“These leads are junk.” It’s one of the most disheartening cries a marketer can hear from Sales, especially in a startup or scaleup where the quarterly revenue goals are always in focus. You’ve spent all this time developing a lead magnet, building a landing page, developing ads, configuring the martech to track attribution, approving the budget, and then running the campaign patiently to drive the conversions… only to have them classified as junk and not worth following up.

No matter your strategy, not every lead who appears in your CRM will turn into a potential revenue opp within your target persona, but there’s plenty you can do to boost lead quality.

A lead isn’t an MQL

Let’s be clear that a macro conversion, like a form-fill where someone provides their contact details, is just the start of a relationship with a prospect. It’s a lead, but it’s unqualified – and it certainly does not mean the prospect is ready for a sales call. (In fact, Gartner and Forrester are continually putting out research that shows B2B buyers want less and less time with Sales during their journey!) We’ve already unpacked the perils of what we call the Curse of the Automatic MQL and why leads should not get to the sales team before qualification and nurturing. But if you don’t want your leads classified as junk, the first step is to understand they aren’t opps yet.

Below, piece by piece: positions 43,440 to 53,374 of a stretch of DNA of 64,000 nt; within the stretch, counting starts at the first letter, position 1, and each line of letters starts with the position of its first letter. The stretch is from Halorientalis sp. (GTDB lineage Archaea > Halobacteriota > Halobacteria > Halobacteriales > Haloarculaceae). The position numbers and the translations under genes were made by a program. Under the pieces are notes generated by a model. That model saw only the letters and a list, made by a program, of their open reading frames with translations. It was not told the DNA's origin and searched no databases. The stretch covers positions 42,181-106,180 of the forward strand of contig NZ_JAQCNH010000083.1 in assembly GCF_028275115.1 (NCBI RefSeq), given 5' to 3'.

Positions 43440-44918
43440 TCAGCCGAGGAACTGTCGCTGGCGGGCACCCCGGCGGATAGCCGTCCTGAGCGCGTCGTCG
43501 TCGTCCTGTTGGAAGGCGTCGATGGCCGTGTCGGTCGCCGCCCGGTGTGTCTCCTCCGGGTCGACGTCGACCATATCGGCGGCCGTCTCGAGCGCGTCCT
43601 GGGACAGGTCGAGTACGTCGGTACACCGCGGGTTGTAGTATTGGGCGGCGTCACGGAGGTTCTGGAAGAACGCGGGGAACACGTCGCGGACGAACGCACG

Hello Mickey

Clearly, Mickey Mouse is unlikely to buy your SaaS product – yet here he is filling out the form for your newest lead gen magnet. The Mickey Mouse alias means the prospect wants the information but is not ready to be revealed. They may be at the very early stages of research; they may be cautious and not willing to share their true contact information. That’s ok – hopefully, the asset or experience you have unlocked will build some brand preference and educate them. There’s value in that – and they may convert on another channel later. 

If you have an attribution platform, you can connect the dots between Mickey Mouse and the Demo Request that comes in direct later on. The fact that you aren’t today doesn’t mean it’s not happening. You’ve just got Mickey stuck in the Dark Funnel.

Enrich, Enrich

One quick win is to run all those leads through a data enrichment tool like Apollo. Export them from HubSpot and import them into Apollo, and it’ll find the matches to build out the job title, company name, and corporate email address. It’ll take you five minutes. Or if you are feeling brave, there’s a connector to do it automagically. Same with ZoomInfo, Clearbit, etc. It’s much easier to match a lead to your ICP with a full set of contact properties. 

Conversions from LinkedIn disproportionately capture personal emails but are clearly in the target persona because LinkedIn’s targeting is much more granular than Google’s or Bing’s. People tend to create their LinkedIn profile with their personal email address, but you can capture their LinkedIn Profile ID as a hidden field, pass that to your CRM, and the enrichment will find their business email address. LinkedIn’s cost-per-lead (CPL) can be much higher than other paid networks, but they are very qualified, so it’s worth treating these leads carefully and doing your homework to enrich them.